Tuners, Tuners, Everywhere!

It has been a long time since I bought my current tuner (a Seiko Chromatic Auto-Tuner) so I thought I would browse around and see what’s available now. I found lots of tuners and a large range of prices. Unfortunately, what I see most are tuners that only read pitches, without an internal tone generator or sound out port.

So what’s wrong with that? I did, after all write a practice book on how to use that kind of tuner to improve intonation. The problem is that this is only a beginning in the quest to perfect playing intonation. The feedback that a tuner’s readout gives you is only part of the picture, a narrow slice. It’s great for working on consistency, and learning the sizes of scales and intervals, but it can only help so much. In my opinion, what is needed is a tuner that can generate pitches as well as reading them.

By working with a tuner that plays the pitches, you can work on improving your ability to hear when you are in tune or out of tune, so you can function in the real playing world. Tuners are calibrated to an equally tempered scale in which all half steps are the exact same size. Unfortunately, when those half steps are combined into larger intervals, our ears don’t like that rigid equality. Different intervals need to either be expanded or compressed so our ear hears them as being in tune. Are our ears wrong? No, but it would take a long explanation to clarify this and others can do it much better than I can.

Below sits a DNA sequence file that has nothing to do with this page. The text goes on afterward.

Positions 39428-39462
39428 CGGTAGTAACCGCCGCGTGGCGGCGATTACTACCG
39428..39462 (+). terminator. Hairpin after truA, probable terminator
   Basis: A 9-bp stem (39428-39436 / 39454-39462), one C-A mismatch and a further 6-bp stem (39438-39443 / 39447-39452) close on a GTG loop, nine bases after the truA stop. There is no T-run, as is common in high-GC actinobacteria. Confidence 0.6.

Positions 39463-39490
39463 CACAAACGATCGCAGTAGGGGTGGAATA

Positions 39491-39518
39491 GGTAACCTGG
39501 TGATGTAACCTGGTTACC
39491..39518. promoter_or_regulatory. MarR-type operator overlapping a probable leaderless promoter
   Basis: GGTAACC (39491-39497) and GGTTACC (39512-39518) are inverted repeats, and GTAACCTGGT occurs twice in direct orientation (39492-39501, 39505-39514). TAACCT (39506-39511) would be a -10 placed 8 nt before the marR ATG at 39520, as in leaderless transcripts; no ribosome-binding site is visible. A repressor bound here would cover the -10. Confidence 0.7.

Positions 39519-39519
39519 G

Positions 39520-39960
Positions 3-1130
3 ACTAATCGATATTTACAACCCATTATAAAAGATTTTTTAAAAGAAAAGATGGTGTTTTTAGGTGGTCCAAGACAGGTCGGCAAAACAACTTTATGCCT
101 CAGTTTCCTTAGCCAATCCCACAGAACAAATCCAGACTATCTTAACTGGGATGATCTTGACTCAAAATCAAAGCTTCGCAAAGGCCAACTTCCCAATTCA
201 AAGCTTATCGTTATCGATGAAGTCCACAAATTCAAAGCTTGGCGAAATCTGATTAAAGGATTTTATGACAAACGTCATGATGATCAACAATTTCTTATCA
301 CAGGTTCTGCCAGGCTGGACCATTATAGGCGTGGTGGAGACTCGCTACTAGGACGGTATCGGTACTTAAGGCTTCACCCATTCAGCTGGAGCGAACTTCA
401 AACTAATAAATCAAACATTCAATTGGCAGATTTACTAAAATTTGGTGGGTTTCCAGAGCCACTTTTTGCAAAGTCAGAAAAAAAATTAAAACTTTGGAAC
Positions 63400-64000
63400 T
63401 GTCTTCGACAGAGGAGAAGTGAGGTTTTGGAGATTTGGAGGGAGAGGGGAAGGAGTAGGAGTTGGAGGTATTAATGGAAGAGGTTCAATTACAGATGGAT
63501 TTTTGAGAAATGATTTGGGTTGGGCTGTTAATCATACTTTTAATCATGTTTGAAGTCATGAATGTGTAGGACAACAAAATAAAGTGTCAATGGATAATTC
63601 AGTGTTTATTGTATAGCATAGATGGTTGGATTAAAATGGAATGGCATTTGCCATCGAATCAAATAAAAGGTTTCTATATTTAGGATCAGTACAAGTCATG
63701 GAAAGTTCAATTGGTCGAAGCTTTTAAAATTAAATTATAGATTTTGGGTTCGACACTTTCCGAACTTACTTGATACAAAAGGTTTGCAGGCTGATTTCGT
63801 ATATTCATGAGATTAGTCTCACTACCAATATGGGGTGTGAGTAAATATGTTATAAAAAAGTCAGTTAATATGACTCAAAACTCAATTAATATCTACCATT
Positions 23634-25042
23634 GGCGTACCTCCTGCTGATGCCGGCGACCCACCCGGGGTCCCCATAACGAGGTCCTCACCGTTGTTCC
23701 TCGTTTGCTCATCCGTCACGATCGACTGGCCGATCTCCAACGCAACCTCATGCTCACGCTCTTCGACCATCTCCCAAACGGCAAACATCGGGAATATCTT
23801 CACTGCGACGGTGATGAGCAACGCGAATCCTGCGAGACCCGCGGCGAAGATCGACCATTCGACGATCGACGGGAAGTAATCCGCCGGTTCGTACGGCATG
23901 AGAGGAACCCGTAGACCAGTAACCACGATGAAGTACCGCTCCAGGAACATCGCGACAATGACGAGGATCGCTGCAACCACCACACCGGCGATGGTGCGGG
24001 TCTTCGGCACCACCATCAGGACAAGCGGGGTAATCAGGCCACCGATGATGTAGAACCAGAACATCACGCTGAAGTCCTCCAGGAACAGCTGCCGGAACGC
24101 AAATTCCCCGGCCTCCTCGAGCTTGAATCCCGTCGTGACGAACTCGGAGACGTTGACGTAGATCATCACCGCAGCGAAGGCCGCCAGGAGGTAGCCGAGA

Besides the dissonances with equal temperament, the playing conditions, pitch tendencies of different instruments, and abilities of the players all play a part in the ever-moving target of good intonation. A little bouncing light or digital readout will not give you the information that you need to play in tune when you play with others. To learn this, you have to exercise your hearing and your ability to constantly adjust the pitch.

So, in my opinion, when you buy a tuner or download a tuner app, or whatever, get one that will read all the pitches your instrument can play, one that has a display that is easy to read, and one that will sound at least a full chromatic octave; two or three would be even better. It doesn’t have to be expensive, it just has to do everything you need it to do. And leave your tuner at home when you go to rehearsal or a performance. Your attention should be on the music and your interaction with the other players, not on a gadget! Music is for the ears, and is not made with the eyes.

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Intonation Practice Book Coming Soon!

I’ve noticed that many people come to this blog because of the intonation exercises that I have sporadically posted. Everyone wants to play with good intonation, but it can be a difficult skill to master. I’ve spent a lot of time thinking about intonation and how to make learning it easier. So I’ve decided to create practice books that I think will help people improve their intonation skills.